The Last Space Shuttle Mission: Flight Day 10


When Space Shuttle Atlantis left Launch Pad 39A at the Kennedy Space Center on Friday, July 8, it marked the final liftoff for the long-running Space Shuttle Program, which has dominated NASA's manned operations for the past four decades. Over a 12-day mission (since extended to 13 days), the four-person crew on STS-135 will haul the Multi-Purpose Logistics Module (MPLM) Raffaello and a Lightweight Multi-Purpose Carrier (LMC) to the International Space Station. Over the course of the mission, we'll be providing daily updates.

The wake-up song for flight day 10 aboard the combined Space Shuttle Atlantis and International Space Station complex was Kool & the Gang's "Celebration," which was played at 10:59 p.m. EDT. That song, as is the tradition, was followed by a special prerecorded message, this one from the employees on the ground at NASA's Stennis Space Center.

Story continues after the gallery, which will be updated as the mission wears on.

In the middle of the flight day, the data processing experts at Mission Control announced that the Shuttle's General Purpose Computer (GPC) 4, which was having some problems earlier in the mission, is healthy again. The experts "believe an unknown hardware glitch caused the computer to shut down," NASA reported, but are convinced things are stable again after spending some time reviewing data from the failure and observing standard operations ever since. Commander Chris Ferguson has reassigned GPC 4 to handle the systems management aboard the Shuttle, returning it to the role it played before the problems started. While GPC 1 works as the control, navigation and guidance computer, GPCs 2 and 3 are in standby mode, ready to fill in should anything else go wrong.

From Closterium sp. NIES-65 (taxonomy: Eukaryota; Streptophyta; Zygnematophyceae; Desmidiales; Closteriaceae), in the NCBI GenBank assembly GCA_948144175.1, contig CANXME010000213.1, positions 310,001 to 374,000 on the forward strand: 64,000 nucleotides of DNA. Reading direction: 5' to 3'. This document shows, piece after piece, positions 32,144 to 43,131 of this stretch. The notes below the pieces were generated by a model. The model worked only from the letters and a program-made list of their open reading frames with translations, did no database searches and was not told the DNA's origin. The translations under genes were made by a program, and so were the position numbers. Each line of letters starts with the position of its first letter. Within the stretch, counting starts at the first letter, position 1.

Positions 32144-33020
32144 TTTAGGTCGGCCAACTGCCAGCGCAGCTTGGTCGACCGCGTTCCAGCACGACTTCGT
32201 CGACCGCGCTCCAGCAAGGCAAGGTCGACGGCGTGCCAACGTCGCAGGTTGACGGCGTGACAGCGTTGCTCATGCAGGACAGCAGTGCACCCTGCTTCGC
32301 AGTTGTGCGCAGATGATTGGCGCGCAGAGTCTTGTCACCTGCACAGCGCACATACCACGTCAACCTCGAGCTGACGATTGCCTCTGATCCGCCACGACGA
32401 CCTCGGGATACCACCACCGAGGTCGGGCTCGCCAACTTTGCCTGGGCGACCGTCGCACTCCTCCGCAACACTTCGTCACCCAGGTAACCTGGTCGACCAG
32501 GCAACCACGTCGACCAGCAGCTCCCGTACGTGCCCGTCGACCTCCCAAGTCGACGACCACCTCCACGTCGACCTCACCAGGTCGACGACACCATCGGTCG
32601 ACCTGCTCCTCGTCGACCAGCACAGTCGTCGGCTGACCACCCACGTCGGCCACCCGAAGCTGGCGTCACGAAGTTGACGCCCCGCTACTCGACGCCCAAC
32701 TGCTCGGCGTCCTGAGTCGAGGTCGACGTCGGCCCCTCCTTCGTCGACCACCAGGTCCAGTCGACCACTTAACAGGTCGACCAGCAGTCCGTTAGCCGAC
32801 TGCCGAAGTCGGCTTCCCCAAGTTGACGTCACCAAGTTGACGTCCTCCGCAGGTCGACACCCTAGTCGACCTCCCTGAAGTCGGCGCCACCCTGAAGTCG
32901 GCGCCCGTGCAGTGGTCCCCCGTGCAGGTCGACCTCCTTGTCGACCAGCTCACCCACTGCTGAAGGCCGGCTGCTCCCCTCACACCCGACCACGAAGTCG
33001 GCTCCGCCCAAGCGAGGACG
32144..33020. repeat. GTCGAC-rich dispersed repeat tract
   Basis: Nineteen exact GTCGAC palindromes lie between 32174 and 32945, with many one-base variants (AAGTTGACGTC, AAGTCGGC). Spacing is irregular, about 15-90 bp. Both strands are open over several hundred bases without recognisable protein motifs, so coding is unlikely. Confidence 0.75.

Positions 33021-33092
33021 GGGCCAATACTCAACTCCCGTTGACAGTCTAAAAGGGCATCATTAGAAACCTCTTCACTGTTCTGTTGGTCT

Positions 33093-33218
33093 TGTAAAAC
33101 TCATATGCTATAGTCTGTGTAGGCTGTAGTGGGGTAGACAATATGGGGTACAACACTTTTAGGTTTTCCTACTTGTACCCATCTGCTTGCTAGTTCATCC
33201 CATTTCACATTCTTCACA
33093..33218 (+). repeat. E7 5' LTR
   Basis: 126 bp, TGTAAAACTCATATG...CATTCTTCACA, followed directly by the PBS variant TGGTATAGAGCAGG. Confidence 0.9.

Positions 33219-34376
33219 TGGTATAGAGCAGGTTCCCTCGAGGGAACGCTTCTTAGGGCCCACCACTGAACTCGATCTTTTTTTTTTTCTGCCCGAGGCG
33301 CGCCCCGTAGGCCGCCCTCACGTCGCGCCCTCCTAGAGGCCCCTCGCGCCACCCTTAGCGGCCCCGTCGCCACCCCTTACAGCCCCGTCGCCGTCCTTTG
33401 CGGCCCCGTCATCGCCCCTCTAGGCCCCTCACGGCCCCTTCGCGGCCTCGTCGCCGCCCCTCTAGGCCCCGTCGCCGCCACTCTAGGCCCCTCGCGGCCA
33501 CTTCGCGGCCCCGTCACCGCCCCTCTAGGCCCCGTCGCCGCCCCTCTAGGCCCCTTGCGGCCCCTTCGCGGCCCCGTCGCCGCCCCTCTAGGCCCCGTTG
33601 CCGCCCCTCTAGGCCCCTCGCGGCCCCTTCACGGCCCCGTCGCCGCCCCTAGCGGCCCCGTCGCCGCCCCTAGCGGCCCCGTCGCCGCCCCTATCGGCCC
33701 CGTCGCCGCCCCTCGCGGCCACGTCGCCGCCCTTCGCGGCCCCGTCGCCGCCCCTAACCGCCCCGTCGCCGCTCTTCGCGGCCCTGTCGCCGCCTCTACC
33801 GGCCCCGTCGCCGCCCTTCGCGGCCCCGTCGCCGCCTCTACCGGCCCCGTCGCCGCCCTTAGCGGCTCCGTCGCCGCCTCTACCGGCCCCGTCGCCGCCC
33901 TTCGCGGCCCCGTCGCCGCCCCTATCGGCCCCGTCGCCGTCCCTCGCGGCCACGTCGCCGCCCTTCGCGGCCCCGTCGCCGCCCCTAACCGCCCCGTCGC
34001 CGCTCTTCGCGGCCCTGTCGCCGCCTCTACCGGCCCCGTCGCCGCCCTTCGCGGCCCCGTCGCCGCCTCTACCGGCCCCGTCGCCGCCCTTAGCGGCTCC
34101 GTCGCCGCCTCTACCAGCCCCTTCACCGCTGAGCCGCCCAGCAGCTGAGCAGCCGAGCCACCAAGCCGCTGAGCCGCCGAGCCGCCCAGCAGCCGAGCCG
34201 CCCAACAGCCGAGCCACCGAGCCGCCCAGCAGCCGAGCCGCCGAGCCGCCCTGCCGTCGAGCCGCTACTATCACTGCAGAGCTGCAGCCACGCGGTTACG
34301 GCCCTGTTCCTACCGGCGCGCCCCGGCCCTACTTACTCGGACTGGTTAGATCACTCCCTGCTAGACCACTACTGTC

At 6:09 a.m. EDT, mission specialist Rex Walheim and Atlantis pilot Doug Hurley took a break from their long day transferring equipment and supplies out of the Raffaello module to answer questions from NASA Explorer School students live on NASA Television. Still, the combined crew was able to just about finish up the transfer, which has been going on for days. Early Monday, should everything go according to schedule, the Raffaello module, now filled with nearly 6,000 pounds of supplies and trash that need to be brought back to Earth, will be unberther from the Station's Harmony node and attached to Atlantis' cargo bay for the return trip.

The crew started enjoying some time off around 7:30 a.m. and it was in bed by 2:30 p.m. EDT. They are scheduled to awaken at 10:29 p.m. for flight day 11.

Read more reports from the final Space Shuttle mission: Flight Day 4Flight Day 5, Flight Day 6, Flight Day 7, Flight Day 8 and Flight Day 9.

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Nicholas Jackson is a former associate editor at The Atlantic.

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